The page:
Arriving at an event for college students, Bright was confronted with an apparently blood-soaked banner that read “First there was slavery in the Roman Empire. Then there was the Holocaust. Now Susie Bright speaks at the University of Minnesota”.

“Feel my power,” Bright says, rolling her eyes. “I tried to have ideological discussions with them; they sank like a lead balloon. Eventually I realised that a lot of it was competition — like there were only five chairs in the room for feminists and I wasn’t going to get a sixth.”

Undeterred she carved her own niche, working in the first women-friendly sex shop, Good Vibrations, editing the women’s sex magazine On Our Backs, publishing the first of many collections of women’s erotica, and teaching a course at the University of California that she calls Porn 101. While she remains every bit the intellectual heavyweight — her blog has academic footnotes — it is her nickname, Susie Sexpert, that has made her notorious. Now, however, she is keen to emphasise that’s it not about how many sexual positions you indulge in or “Whether I can throw my legs over my head” but “finding a real, honest connection with someone, understanding that sex is about the mind.”

Bright appears to have a sunny personality and a life free of deep personal trauma. She loved her parents, and misses them desperately. She was not abused and her recently completed memoir has no tales of uncontrollable neurosis, addiction or alcoholism. “I can’t say that I was in the rathole and I pulled myself out,” Bright says, “I wasn’t even halfway down any rathole.”
She is close to her 20-year-old daughter, Aretha, and the two write a mother-daughter sex advice column together, though never discuss their own sex lives with each other. Aretha is in the audience for Bright’s London Sexual State of the Nation address. She groans, rolls her eyes and hisses “Oh God” when someone in the audience asks about her mother’s views on monogamy.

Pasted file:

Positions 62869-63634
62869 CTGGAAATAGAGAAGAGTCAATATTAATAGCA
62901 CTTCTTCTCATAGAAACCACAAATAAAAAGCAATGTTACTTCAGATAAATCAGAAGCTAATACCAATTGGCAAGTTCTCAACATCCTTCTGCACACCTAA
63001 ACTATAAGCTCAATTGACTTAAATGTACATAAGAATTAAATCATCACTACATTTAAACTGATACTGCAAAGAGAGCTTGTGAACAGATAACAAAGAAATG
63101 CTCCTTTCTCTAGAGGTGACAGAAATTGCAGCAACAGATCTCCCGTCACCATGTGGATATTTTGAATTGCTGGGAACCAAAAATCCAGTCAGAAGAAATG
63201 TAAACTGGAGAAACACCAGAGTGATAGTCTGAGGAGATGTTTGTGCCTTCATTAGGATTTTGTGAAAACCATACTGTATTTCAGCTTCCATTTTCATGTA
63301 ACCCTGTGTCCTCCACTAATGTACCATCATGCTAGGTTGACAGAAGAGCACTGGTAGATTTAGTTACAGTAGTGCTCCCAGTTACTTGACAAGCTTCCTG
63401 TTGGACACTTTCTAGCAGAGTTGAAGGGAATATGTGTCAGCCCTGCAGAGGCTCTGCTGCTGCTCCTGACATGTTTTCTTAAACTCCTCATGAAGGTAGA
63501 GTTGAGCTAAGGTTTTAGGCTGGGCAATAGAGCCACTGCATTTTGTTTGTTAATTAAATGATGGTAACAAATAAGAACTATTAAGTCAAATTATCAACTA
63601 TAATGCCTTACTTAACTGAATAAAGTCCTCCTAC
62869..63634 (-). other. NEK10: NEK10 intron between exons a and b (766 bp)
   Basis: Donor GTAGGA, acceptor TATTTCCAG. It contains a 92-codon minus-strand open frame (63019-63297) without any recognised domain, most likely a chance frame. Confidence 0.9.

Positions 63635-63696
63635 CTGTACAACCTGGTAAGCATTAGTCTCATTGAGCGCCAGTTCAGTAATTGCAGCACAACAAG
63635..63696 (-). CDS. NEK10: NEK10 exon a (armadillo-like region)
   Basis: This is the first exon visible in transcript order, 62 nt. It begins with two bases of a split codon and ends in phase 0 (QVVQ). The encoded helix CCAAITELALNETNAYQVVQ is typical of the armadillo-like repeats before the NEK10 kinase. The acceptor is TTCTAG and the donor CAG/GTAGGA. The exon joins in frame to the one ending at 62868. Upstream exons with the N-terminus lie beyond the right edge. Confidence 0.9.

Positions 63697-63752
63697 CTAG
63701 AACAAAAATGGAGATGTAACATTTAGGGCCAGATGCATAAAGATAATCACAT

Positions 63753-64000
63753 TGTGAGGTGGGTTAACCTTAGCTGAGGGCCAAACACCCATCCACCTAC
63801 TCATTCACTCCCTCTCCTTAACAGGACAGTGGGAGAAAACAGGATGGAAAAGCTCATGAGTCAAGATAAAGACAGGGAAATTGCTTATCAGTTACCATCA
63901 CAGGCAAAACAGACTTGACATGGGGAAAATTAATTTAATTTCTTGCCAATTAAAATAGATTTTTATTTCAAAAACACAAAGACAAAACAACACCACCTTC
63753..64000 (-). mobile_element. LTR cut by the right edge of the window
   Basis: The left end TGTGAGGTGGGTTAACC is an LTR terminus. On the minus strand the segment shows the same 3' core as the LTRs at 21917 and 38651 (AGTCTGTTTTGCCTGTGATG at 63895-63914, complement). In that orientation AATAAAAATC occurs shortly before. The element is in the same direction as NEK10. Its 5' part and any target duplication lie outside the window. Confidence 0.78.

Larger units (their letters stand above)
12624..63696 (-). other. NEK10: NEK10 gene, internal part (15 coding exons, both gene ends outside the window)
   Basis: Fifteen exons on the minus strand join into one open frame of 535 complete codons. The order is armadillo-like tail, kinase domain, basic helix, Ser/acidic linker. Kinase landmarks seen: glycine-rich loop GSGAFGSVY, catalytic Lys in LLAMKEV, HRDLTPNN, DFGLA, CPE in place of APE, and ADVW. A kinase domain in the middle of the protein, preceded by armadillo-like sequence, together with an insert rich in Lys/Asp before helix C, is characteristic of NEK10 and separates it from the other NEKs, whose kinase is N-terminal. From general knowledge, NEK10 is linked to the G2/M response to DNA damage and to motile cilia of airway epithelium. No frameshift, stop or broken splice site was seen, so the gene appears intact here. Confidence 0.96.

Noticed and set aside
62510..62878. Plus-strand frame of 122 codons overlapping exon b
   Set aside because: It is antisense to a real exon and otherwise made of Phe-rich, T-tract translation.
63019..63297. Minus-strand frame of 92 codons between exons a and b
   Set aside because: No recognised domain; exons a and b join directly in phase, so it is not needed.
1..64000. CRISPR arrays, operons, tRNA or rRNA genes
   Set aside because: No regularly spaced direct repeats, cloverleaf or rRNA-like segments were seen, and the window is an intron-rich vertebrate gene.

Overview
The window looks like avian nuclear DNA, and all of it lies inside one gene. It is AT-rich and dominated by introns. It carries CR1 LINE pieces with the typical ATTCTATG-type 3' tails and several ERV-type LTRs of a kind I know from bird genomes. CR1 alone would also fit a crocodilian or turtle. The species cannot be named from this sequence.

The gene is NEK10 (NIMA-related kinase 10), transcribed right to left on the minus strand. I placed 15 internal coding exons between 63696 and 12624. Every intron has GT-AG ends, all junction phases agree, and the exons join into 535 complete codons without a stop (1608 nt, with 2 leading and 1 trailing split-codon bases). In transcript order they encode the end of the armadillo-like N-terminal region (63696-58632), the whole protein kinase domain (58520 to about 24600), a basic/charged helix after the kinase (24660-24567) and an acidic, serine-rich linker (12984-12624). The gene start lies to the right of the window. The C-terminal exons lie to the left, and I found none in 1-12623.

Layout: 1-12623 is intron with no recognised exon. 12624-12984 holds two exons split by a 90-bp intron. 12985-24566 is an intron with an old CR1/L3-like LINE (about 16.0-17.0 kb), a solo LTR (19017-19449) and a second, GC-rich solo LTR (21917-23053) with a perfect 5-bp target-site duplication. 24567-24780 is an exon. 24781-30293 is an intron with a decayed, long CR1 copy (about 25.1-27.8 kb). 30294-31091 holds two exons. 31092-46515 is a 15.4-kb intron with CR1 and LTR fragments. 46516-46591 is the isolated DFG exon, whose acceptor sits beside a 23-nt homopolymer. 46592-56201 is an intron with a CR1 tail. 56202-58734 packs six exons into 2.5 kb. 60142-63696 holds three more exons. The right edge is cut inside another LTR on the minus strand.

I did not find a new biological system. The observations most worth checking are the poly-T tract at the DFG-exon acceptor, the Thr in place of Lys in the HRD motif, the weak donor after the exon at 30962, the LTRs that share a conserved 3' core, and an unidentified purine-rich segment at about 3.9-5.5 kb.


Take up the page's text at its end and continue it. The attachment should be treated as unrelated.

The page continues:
Bright, who is enshrined on stage on a gold throne, laughs at her daughter’s reaction and cheerfully tells everyone that she has never been married, or in a monogamous relationship, but that her partner, Aretha’s father Jon, is her best friend and lover of many years: “It’s not like you go home and say, ‘Honey the 14th orgy was so much better than the 13th’.”

You may not like me or the way I live my life, Bright seems to say, but don’t be a liar or a hypocrite. In particular she dislikes the media for blaming feminism for the downfall of Western civilisation, then using women’s rights as a smokescreen for politics: “A 14-year-old girl is running around in hotpants, it’s the end of the world! Then, ‘Oh no! Women in Afghanistan aren’t allowed to wear hotpants. We must have a war to give them the same freedoms we have’.”

The discussion of the evening focuses on her views on prostitution, trafficking, chastity and plastic surgery as they relate to Britain. But she refuses to be polemic on any issue, and regrets the lack of thoughtfulness that dominates debates about sex and politics. A little drama is injected when a man shouts at her and then storms out over her comments on teenage purity (if he finds that offensive, he should read some of her more outspoken writing on the subject).

Bright urges the audience to get down and dirty, “Ask me anything, be vulgar!” But, being British, no one dares. Or perhaps it’s because, in our sex-saturated world, there are few questions left to ask.

Bright would not deny that there is far more to life, but according to the surveys that she publishes on her website, college audiences are more uneducated about sex than ever.
“I’ve never had a man come up to me and say he didn’t know where his penis was and that he’d never had an orgasm,” she says. “If that doesn’t sum up the double standard I don’t know what does. I’ll never be tired of opening up the map to someone and saying ‘Here, aren’t you glad to know’.

Comments (1)

Posted by: Elizabeth Head over 10 years ago

We may live in a ‘sex saturated world’, but our attitudes to such a wide and wonderful subject are still mired in self-limiting emotions like guilt, anxiety and fear. We shout about (what we see as) the negatives but don’t tackle the positives. We’ve a long way to go, baby. Sorry I couldn’t be there – I have many questions. Thank you for the article.